Before we had sophisticated audiometers and standardized test batteries, tuning forks were the first tools used to obtain information on an individual’s hearing acuity. In the late 19th century, tuning fork tests were developed based on the auditory phenomenon we are familiar with today. Most notably, the Weber test was developed in 1845 by Ernst Weber and the Rinne test was developed in 1855 by Heinrich Rinne. Additionally, Marie Gelle developed a tuning fork test for stapes fixation in 1881. These early contributions are still widely used today. The Weber and Rinne tests are still widely utilized in audiology and ENT clinics and Marie Gelle’s method was the predecessor for modern-day tympanometry.
What we now classify as pure tone audiometry for finding hearing thresholds was first described by Gustav Theodor Fechner in the 19th century, who described the method of limits, the method of constant stimuli, and the method of adjustment. The method of limits and the method of adjustment were heavily utilized in the development of the modern-day threshold search for pure tone audiometry.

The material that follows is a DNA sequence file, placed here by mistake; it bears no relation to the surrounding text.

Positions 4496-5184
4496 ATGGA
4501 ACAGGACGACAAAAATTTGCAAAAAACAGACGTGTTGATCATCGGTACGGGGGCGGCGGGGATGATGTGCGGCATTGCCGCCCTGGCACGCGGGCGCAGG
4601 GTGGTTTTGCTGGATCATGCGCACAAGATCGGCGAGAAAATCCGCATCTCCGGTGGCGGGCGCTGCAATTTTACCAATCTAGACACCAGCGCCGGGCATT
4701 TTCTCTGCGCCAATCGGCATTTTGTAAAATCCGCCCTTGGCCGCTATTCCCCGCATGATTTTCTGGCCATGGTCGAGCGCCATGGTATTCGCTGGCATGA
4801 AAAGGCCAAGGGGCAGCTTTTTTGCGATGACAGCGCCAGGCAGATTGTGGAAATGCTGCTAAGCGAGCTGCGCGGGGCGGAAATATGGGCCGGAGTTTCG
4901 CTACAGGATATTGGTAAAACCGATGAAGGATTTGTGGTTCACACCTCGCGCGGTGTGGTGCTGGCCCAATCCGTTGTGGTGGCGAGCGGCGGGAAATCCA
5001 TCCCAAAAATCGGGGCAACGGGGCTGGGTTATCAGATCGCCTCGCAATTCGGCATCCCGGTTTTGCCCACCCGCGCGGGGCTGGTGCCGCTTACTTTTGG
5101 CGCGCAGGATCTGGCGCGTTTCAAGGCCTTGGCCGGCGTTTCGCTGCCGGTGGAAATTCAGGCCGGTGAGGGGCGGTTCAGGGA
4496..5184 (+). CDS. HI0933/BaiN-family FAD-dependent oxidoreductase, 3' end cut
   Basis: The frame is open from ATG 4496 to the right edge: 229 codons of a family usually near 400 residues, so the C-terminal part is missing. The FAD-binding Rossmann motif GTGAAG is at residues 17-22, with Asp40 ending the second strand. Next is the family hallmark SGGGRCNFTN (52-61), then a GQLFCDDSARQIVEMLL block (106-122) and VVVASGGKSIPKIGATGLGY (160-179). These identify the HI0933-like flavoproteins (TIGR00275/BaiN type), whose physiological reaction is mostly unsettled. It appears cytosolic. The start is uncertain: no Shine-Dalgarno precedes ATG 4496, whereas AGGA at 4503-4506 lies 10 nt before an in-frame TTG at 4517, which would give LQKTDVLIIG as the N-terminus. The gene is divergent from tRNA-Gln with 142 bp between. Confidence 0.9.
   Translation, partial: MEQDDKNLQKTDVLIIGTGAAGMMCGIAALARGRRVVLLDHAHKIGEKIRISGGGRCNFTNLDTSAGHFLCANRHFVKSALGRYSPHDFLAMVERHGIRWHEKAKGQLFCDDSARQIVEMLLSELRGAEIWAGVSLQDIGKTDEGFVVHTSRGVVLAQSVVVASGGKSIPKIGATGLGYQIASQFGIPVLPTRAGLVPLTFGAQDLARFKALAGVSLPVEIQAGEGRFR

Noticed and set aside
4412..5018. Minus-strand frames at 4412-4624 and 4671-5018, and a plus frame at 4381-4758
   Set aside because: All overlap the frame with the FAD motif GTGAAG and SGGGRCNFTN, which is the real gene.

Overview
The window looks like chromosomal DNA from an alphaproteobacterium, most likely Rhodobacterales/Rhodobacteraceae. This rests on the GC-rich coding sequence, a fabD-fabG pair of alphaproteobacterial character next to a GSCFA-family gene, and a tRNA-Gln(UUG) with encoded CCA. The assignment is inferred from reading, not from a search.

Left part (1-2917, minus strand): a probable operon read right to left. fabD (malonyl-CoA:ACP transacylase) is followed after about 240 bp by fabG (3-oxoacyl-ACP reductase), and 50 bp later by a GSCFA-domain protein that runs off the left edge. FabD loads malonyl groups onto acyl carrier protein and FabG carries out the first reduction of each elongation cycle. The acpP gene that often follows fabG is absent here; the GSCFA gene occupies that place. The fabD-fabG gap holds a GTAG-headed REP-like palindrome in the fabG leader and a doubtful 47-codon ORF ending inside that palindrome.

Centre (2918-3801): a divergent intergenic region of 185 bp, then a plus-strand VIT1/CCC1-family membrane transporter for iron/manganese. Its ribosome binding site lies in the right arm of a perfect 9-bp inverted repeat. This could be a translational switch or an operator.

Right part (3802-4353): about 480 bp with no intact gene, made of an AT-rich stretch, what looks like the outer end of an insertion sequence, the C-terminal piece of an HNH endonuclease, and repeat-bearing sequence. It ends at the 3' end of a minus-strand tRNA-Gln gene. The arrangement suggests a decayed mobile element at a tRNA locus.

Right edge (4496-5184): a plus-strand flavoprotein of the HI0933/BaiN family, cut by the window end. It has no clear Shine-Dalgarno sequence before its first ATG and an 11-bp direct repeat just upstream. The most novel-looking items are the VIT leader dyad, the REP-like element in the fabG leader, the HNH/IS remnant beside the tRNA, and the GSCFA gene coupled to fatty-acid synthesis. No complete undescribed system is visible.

The first audiogram was developed in 1885 by Arthur Hartmann, who plotted left and right tuning fork responses and percentage of hearing on what he called an “Auditory Chart.” The first-time hearing thresholds were described in terms of frequency was in 1903 on Max Wein’s "Sensitivity Curve".